September 27, 2013
Did the Wrong Man Spend 40 Years in Solitary Confinement?

It is now only a matter of weeks, or days perhaps, before Herman Wallace dies of the liver cancer that is ravaging his body. He will likely die in prison, at age 72, without proper medical treatment, after spending nearly four decades in a 6’ by 9’ cell. He was placed in solitary confinement after being convicted in January 1974 of killing a prison guard at Louisiana’s notorious Angola prison. Wallace is black. The guard was white, and so was each member of the southern jury that convicted him.
The case against Wallace was pitifully weak when it was presented to that jury; some of the constitutional infirmities at trial were almost farcical. But over the years the courts of that state, along with Congress and the federal courts, have constructed a mighty wall protecting that jury’s verdict. Layer upon layer of procedural protections has been built around it so that today, as Wallace nears death, it is easy to see the vast gulf that exists here between law and justice.
And that, ironically, may be the most important legacy Wallace leaves from his miserable time on this earth. A member of the famed “Angola 3,” Wallace in life has been a symbol of many different things to many different people. He has generated more than his share both of pity and scorn. In death, however, he will become a symbol of a justice system that too often prizes finality over accuracy, but without the candor or courage to actually say so. The law says that Herman Wallace got a fair trial. But we all can judge for ourselves what that really meant to a black inmate in Louisiana in 1974.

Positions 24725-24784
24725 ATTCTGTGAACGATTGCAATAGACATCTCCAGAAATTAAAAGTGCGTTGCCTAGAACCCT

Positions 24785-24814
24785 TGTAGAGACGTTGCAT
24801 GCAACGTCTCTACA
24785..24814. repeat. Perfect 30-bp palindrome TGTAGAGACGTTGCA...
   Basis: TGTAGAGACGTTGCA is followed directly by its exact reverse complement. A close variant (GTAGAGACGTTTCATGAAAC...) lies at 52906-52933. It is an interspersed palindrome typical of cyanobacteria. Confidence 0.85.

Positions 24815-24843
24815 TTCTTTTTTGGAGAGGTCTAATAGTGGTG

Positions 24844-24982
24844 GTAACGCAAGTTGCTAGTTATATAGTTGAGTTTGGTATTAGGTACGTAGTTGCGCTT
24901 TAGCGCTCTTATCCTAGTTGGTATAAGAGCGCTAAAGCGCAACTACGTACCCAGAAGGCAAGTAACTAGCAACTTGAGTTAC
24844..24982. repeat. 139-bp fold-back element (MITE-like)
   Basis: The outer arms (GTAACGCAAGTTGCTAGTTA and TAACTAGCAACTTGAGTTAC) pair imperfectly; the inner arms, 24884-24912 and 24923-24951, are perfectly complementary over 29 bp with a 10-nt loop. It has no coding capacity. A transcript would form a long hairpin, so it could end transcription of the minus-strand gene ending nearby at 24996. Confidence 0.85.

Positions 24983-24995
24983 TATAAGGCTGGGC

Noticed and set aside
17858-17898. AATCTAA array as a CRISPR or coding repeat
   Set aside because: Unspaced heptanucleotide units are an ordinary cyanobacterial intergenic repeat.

Read more. [Image: Bogdan Cristel/Reuters]

Did the Wrong Man Spend 40 Years in Solitary Confinement?

It is now only a matter of weeks, or days perhaps, before Herman Wallace dies of the liver cancer that is ravaging his body. He will likely die in prison, at age 72, without proper medical treatment, after spending nearly four decades in a 6’ by 9’ cell. He was placed in solitary confinement after being convicted in January 1974 of killing a prison guard at Louisiana’s notorious Angola prison. Wallace is black. The guard was white, and so was each member of the southern jury that convicted him.

The case against Wallace was pitifully weak when it was presented to that jury; some of the constitutional infirmities at trial were almost farcical. But over the years the courts of that state, along with Congress and the federal courts, have constructed a mighty wall protecting that jury’s verdict. Layer upon layer of procedural protections has been built around it so that today, as Wallace nears death, it is easy to see the vast gulf that exists here between law and justice.

And that, ironically, may be the most important legacy Wallace leaves from his miserable time on this earth. A member of the famed “Angola 3,” Wallace in life has been a symbol of many different things to many different people. He has generated more than his share both of pity and scorn. In death, however, he will become a symbol of a justice system that too often prizes finality over accuracy, but without the candor or courage to actually say so. The law says that Herman Wallace got a fair trial. But we all can judge for ourselves what that really meant to a black inmate in Louisiana in 1974.

Read more. [Image: Bogdan Cristel/Reuters]

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